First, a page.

Association Between Motoric Cognitive Risk Syndrome and Risk of Mortality in Older Adults: Results of a 5-year Retrospective Cohort

Renzo Pajuelo-Vasquez, Luis Pajares-Ramirez, Wendy Gutierrez-Baca, Victor Calderon-Ocon, Mauricio Grande-Bernuy, José F. Parodi, Fernando M. Runzer-Colmenares

Research output: Contribution to journalArticlepeer-review

2 Scopus citations

Abstract

Motoric cognitive risk syndrome (MCR) envelops a set of cognitive and motor complaints, determined by slow gait, subjective memory complaints, without mobility disability or neurocognitive disorders (NCD’s) in older adults. The study aimed to find an association between MCR and the risk of mortality during a follow up of 5 years in older adults who attended the Peruvian Naval Medical Center “Cirujano Mayor Santiago Tavara” in Peru. 1617 older adults were selected from the database, who reached the selection criteria: the absence of NCDs, absence of mobility disability through the Barthel Index, a low gait speed indicator and subjective memory complaint through the Short Portable Mental Status Questionnaire (SPMSQ); and finally, the mortality factor which was the death of the participant in the follow-up period of 5 years. At the end of the 5 years of study, the prevalence of death was 8.7% of those with MCR, it should be noted that the prevalence of MCR was 14.7%. Also, after the analysis, the MCR, age, complete or incomplete secondary education, having two or more comorbidities and two or more harmful habits were associated with mortality in older adults. MCR and mortality are associated after a 5-year follow-up period, also considering comorbidities and harmful habits. It can be considered as a predictive factor of mortality and more attention should be paid to this syndrome, as it is a valuable tool for the health care of older adults.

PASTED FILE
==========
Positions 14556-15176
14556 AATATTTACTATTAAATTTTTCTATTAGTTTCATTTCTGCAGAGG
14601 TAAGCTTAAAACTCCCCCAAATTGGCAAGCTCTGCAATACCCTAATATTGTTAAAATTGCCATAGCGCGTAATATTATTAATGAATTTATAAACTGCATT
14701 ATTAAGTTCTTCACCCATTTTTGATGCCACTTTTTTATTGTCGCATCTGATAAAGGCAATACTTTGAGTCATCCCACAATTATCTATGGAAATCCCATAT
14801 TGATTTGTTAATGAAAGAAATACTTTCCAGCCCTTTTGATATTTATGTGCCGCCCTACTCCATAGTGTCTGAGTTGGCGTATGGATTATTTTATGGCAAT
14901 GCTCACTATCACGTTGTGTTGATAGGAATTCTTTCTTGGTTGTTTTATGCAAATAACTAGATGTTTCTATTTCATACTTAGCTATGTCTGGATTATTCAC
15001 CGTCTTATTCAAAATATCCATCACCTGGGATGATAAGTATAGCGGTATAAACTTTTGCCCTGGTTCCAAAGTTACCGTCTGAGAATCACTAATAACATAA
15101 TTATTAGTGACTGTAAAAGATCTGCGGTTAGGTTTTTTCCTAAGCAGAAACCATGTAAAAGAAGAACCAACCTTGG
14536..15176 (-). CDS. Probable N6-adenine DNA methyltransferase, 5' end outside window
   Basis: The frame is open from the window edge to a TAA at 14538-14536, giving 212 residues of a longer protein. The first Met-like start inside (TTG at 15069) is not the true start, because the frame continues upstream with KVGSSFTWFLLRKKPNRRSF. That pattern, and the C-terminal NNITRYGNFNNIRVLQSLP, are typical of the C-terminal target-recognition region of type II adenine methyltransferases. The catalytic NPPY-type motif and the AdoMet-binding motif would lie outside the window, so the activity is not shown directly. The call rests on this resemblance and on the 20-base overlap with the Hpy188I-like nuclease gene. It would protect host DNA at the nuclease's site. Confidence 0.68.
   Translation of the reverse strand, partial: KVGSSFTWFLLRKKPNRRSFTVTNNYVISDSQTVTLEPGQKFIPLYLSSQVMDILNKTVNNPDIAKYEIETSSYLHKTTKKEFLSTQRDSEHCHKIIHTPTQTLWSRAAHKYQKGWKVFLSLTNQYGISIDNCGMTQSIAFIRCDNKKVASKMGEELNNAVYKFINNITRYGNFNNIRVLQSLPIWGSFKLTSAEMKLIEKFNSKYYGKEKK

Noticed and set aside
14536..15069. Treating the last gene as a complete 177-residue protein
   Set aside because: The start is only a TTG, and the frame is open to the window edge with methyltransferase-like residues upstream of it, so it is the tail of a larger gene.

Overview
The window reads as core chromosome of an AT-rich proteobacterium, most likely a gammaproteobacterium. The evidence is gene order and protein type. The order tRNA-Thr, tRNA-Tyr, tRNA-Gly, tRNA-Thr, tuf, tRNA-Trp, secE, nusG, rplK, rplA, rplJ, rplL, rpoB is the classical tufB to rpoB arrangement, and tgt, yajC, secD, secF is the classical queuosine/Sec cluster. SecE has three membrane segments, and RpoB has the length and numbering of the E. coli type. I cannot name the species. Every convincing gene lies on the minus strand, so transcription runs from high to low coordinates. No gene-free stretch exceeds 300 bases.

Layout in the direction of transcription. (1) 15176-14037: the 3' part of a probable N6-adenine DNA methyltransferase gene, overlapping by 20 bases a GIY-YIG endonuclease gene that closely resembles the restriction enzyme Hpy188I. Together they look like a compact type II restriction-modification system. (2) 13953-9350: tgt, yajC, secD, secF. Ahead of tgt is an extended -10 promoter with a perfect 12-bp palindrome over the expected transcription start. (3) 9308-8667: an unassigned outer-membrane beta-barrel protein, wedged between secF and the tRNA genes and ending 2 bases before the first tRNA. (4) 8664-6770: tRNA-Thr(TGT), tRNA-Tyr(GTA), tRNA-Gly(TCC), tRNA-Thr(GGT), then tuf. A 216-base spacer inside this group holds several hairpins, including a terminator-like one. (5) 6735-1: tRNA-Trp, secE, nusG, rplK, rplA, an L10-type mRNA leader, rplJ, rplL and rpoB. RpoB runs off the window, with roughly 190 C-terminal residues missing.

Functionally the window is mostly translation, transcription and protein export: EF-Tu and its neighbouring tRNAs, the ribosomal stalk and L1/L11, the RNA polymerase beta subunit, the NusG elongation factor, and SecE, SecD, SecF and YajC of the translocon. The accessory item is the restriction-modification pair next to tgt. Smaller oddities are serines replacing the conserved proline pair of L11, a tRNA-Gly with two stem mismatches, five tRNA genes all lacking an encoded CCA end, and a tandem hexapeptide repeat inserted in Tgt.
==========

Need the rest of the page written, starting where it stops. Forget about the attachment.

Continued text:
Original languageEnglish
Pages (from-to)942-957
Number of pages16
JournalAgeing International
Volume48
Issue number3
DOIs
StatePublished - Sep 2023

Keywords

  • Motoric cognitive risk syndrome
  • comorbidities
  • mortality
  • neurocognitive disorders
  • older adult

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